I’ve just been reading a wonderful book called: “The Garbage King” by Elizabeth Laird – it’s about street children in Ethiopia and their lives on the street.
The children have a terrible time without adults to help and support them, but somehow they survive and even thrive in their very tough circumstances.
The book shows how harsh life is for so many children in the world – and as I write, many are coping again with the terrible circumstances of an African famine in the midst of adult fighting.
The title: “The Garbage King” is given to a boy who is good at scavenging from a rubbish dump. But the title also made me think of Jesus, as we prepare for Holy Week and Easter.
His mission was to seek and to save the lost. Jesus was an expert at befriending the outcast and the sinner. He had no airs and graces that meant he kept away from “undesirables” – like street children, beggars, and people of the street.
Jesus rubbed shoulders with the poor and destitute and made many his friends. His behaviour got him into trouble with the powers that be – who couldn’t believe that someone who set himself up as a teacher could associate with the “garbage of society”. Jesus not only delighted in associating with such people, he also championed their cause and forever challenged those whose policies kept them in their squalor.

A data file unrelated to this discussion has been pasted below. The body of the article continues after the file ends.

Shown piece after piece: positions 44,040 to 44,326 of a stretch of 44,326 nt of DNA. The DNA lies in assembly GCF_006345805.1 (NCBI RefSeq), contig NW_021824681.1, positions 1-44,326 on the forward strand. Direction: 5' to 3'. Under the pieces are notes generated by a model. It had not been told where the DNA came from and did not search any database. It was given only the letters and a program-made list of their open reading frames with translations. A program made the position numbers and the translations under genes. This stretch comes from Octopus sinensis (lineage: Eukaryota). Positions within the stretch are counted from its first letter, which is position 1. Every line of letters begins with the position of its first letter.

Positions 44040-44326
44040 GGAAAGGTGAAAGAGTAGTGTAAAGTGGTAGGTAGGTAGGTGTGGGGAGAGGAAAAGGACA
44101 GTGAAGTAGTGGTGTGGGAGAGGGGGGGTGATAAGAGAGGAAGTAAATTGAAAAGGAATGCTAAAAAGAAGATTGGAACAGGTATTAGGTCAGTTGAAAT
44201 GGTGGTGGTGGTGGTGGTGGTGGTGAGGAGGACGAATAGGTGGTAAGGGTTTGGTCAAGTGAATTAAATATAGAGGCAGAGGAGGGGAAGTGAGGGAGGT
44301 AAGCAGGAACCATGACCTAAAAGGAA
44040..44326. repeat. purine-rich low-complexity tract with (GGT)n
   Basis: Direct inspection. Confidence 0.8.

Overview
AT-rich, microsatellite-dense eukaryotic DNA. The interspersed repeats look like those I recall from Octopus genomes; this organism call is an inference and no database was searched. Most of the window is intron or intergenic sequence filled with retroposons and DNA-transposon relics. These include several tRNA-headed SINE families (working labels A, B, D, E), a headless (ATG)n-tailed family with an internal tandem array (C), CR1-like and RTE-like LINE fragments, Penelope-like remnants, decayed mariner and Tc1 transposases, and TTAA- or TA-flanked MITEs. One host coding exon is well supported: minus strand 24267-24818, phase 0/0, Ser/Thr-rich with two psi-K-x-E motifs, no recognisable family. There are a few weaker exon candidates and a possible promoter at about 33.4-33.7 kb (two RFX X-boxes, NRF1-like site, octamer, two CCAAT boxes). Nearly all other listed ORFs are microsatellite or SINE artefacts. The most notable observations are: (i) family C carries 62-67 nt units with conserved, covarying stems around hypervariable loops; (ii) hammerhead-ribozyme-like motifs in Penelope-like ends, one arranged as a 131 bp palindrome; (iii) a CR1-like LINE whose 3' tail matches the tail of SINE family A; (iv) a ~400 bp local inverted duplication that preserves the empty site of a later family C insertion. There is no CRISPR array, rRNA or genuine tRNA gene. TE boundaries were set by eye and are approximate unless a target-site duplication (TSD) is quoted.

The upshot was that Jesus: “The Garbage King” got himself banged up, falsely charged and sentenced to execution – and all for demonstrating the love of God.
Jesus died on what was probably the local rubbish tip also known as “the place of the skull”. He hung on a cross – a place of public shame – but his death was not the end of “The Garbage King”.
Easter Day (16th April) stands as wonderful day of celebration – when “The Garbage King” came back to life – to live again and to challenge us all in our values and attitudes to God and our fellow human beings. Jesus: the champion of all those whom others consider as “garbage” and Jesus the One who challenges us to make them our priority too.